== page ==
Iran Arrests Late President’s Daughter, Activists in Pre-Election Crackdown

By Ahmad Majidyar | Fellow and Director of IranObserved Project - The Middle East Institute | Mar 17, 2017
Iran Arrests Late President’s Daughter, Activists in Pre-Election Crackdown

Judicial authorities in Iran have sentenced the daughter of late president Akbar Hashemi Rafsanjani to six months in jail for “spreading lies to disturb the public opinion about the Judiciary and Sepah [Islamic Revolution Guards Corps],” opposition website Kaleme reported today. According to the reformist website, the case against Faezeh Hashemi was opened after she commented on the controversial bank accounts of Judiciary Chief Sadegh Larijani. She has 21 days to appeal the verdict.

Comment: Hashemi’s conviction is the latest in a new wave of regime crackdown on reformist activists in the run-up to the country’s presidential elections slated for May. According to reports in the Iranian media, I.R.G.C. agents have arrested at least a dozen journalists and reformist activists who use the Telegram application this week – prompting Deputy Parliament Speaker Ali Motahari to threaten to impeach the minister of intelligence. Earlier today, one of President Hassan Rouhani’s advisors took to Twitter to criticize the recent “harassment operation” by the country’s security agencies and linked the latest arrests to the upcoming elections.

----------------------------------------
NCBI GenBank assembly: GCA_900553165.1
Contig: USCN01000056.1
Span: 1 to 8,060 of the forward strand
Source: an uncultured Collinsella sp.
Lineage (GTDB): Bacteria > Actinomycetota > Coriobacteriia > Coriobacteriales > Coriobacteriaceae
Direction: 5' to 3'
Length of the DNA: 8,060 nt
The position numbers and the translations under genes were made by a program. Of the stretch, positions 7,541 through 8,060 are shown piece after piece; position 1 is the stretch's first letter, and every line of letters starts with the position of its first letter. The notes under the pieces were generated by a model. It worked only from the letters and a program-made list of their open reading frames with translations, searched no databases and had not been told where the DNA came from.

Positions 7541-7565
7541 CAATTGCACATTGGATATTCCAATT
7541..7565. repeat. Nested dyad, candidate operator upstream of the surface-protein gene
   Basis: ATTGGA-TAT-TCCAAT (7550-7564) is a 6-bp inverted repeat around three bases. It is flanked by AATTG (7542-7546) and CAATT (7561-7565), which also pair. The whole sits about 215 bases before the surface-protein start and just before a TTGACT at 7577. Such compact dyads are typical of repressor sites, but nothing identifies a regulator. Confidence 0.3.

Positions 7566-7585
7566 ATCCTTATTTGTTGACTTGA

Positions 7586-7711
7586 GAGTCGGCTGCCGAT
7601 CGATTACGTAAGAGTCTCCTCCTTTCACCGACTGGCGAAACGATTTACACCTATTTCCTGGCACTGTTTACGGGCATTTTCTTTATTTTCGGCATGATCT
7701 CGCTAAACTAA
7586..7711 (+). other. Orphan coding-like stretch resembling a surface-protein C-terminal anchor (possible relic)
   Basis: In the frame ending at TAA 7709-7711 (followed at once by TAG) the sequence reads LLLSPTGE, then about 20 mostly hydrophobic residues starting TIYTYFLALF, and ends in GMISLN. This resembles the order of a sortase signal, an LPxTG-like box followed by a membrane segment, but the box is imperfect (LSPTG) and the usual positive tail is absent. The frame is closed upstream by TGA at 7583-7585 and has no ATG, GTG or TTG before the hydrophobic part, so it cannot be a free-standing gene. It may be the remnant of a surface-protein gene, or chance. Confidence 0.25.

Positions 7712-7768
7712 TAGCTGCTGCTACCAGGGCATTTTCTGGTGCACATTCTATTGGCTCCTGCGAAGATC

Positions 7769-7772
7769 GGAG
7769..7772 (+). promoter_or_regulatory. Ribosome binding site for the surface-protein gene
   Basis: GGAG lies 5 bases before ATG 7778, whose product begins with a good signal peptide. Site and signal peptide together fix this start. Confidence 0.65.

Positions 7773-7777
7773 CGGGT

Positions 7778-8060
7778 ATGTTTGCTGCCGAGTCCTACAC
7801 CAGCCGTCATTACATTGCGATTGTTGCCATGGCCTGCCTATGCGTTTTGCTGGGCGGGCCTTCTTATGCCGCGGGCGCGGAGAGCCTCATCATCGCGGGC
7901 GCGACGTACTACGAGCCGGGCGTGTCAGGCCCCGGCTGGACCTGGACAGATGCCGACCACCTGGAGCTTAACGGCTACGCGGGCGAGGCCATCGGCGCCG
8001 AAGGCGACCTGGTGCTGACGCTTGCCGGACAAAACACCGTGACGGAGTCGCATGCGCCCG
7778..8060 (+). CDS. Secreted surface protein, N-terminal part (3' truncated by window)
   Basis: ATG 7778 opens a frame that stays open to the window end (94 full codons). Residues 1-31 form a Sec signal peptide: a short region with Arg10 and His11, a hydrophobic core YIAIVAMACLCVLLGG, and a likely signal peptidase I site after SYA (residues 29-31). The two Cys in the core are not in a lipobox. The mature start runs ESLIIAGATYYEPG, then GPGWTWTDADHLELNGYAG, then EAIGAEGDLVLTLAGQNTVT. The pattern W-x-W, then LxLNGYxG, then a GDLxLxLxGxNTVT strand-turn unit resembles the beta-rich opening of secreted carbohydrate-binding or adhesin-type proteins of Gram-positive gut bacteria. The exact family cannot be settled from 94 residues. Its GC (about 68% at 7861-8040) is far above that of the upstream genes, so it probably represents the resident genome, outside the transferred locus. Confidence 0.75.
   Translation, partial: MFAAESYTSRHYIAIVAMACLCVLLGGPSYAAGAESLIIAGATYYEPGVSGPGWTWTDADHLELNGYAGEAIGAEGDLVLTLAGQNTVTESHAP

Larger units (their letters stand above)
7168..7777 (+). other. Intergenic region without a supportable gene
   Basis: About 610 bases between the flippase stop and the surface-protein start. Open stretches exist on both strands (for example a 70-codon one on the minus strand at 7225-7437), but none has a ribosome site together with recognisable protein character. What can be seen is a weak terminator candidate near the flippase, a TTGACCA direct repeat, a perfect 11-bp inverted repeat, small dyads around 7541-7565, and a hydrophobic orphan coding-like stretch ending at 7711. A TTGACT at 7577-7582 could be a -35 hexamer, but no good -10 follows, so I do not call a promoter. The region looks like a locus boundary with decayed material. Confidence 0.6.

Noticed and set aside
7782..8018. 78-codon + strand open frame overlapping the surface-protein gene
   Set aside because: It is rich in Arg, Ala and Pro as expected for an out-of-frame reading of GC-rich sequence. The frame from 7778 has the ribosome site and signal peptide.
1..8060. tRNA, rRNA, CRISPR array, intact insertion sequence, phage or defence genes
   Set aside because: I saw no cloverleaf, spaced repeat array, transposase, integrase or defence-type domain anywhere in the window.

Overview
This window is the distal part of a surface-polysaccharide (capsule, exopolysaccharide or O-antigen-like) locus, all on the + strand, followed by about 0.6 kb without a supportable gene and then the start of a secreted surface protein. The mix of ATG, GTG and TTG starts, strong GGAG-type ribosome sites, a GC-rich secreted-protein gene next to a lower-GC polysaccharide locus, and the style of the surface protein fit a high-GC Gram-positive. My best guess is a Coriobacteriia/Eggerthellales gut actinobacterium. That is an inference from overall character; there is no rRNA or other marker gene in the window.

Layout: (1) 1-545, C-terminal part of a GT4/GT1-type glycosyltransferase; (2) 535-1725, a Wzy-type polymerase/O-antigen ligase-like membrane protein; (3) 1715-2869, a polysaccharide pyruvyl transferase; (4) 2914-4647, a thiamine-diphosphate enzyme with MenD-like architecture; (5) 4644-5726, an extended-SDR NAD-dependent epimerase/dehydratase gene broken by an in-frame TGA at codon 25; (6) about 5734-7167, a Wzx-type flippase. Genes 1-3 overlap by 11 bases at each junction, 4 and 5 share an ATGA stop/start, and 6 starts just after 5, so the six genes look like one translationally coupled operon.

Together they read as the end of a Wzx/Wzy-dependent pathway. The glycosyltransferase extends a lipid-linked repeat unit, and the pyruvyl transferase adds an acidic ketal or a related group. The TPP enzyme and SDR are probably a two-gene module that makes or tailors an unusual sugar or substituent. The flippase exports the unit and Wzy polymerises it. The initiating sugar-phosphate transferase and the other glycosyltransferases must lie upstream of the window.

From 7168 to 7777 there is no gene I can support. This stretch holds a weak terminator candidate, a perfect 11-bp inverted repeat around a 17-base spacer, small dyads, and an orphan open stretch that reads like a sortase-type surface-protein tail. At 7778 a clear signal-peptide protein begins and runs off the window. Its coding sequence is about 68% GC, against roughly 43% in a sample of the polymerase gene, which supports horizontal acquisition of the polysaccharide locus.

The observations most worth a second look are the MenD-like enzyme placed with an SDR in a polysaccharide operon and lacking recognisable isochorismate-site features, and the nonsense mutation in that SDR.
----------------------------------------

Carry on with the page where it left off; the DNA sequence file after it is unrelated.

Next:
Hashemi is a human rights activist and a former member of parliament representing Tehran. It is not the first time she goes to jail. She was incarcerated for six months in 2012 because of her social and political activism. She had also been briefly detained after the 2009 presidential elections because of her support for Mir Hossein Mousavi, who has been under house arrest in Iran since February 2011. Hashemi’s father was one of the founders of the Islamic Republic. He died in January.

As the report in Kaleme indicates, however, the arrest of Hashemi is also related to her remarks about the Judiciary’s bank accounts. In a similar move, security officials in November tried to arrest Mahmoud Sadeghi, a university lecturer and lawmaker from Tehran – disregarding his parliamentary immunity – after he called on the Judiciary chief to clarify allegations that he had deposited public funds into his private accounts. Amadnews reported at the time that Larijani had deposited 2,300 billion tomans ($71 million) in his 63 personal accounts. According to the constitution, the Judiciary in Iran is only answerable to the Supreme Leader Ali Khamenei. And Khamenei has proven to be both protective of his control over the Judiciary and opposed to publicizing cases of corruption among officials.

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